Two years ago, the University of Massachusetts at Boston, where I teach, examined the “racial climate” on campus, and students were encouraged to air their concerns. Karen and some other African American students concluded that their department did not feel hospitable to them. They reported their findings to members of the department and Joe, a white professor, was fairly representative of his colleagues in reacting defensively. He felt he had been charged with being a racist, and found it difficult to hear what the black students had to say. Further investigation revealed that virtually all students, not just blacks, found the department generally unfriendly. Joe was relieved: “At least it isn’t racial.” The issue seemed to lose some of its urgency. Karen and her fellow students felt their concerns had been swept under the rug.
Joe and his colleagues missed a chance for constructive dialogue with the black students, as well as an opportunity to address a problem facing all their students. On both counts they were blinded by a concern, widely shared in the contemporary United States, especially among whites, not to be seen as “racist.” Perhaps the cause of the problem in Joe’s department was not racism. But it may still have been racial; the black students like Karen may be more sensitive to messages of unwelcome, as they struggle for an acceptance at the university that white students generally take for granted. At the same time, the black students had tuned into a problem of unfriendliness facing all the students in the department.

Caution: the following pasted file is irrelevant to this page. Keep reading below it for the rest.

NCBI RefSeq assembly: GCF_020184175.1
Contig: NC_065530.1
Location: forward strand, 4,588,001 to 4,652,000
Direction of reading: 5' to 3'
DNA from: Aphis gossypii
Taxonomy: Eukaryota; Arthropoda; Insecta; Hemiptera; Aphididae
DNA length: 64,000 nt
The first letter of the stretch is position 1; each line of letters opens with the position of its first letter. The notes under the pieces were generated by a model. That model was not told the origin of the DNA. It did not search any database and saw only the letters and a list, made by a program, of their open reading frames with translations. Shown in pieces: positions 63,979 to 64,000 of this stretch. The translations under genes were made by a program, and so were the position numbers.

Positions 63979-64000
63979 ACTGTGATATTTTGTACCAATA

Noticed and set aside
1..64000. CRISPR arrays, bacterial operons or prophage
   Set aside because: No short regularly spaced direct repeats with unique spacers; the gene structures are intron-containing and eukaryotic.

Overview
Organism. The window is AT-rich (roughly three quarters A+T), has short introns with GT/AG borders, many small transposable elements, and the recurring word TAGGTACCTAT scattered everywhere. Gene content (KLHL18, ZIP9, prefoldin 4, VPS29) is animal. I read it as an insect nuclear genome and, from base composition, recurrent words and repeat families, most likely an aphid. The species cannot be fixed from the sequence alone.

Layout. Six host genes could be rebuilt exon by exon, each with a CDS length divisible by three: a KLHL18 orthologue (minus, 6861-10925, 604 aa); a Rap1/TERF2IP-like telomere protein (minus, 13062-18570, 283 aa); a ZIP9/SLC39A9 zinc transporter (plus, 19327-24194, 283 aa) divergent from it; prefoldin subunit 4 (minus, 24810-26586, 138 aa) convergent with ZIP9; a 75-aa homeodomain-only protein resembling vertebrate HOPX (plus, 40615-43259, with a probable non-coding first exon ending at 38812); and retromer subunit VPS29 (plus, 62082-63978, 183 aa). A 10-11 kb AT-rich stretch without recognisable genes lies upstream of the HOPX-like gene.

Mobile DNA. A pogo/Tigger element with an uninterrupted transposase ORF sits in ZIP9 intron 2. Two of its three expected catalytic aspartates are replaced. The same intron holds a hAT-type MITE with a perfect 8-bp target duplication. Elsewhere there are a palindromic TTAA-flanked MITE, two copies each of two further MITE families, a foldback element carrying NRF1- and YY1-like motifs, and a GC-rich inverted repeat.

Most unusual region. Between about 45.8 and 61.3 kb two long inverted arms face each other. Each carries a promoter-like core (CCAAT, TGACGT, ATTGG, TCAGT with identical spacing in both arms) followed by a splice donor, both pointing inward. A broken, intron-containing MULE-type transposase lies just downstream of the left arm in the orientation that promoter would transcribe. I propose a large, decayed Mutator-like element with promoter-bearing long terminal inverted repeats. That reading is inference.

The terms “racist” and “racism” are undoubtedly conversation stoppers. Yet how many of us have asked ourselves exactly what they mean? If we agree that racism is so important, don’t we need to know what it is? How can we talk intelligently, especially across racial lines, unless we do? Furthermore, in the past several decades, “racism” has come to be used so expansively as to refer to virtually anything regarded as wrong in the area of race. This “conceptual inflation,” in Robert Miles’s felicitous phrase, has prompted a conservative backlash. “Racism” is said to have become virtually meaningless, and those accused of it are thus encouraged not to take the charge to heart.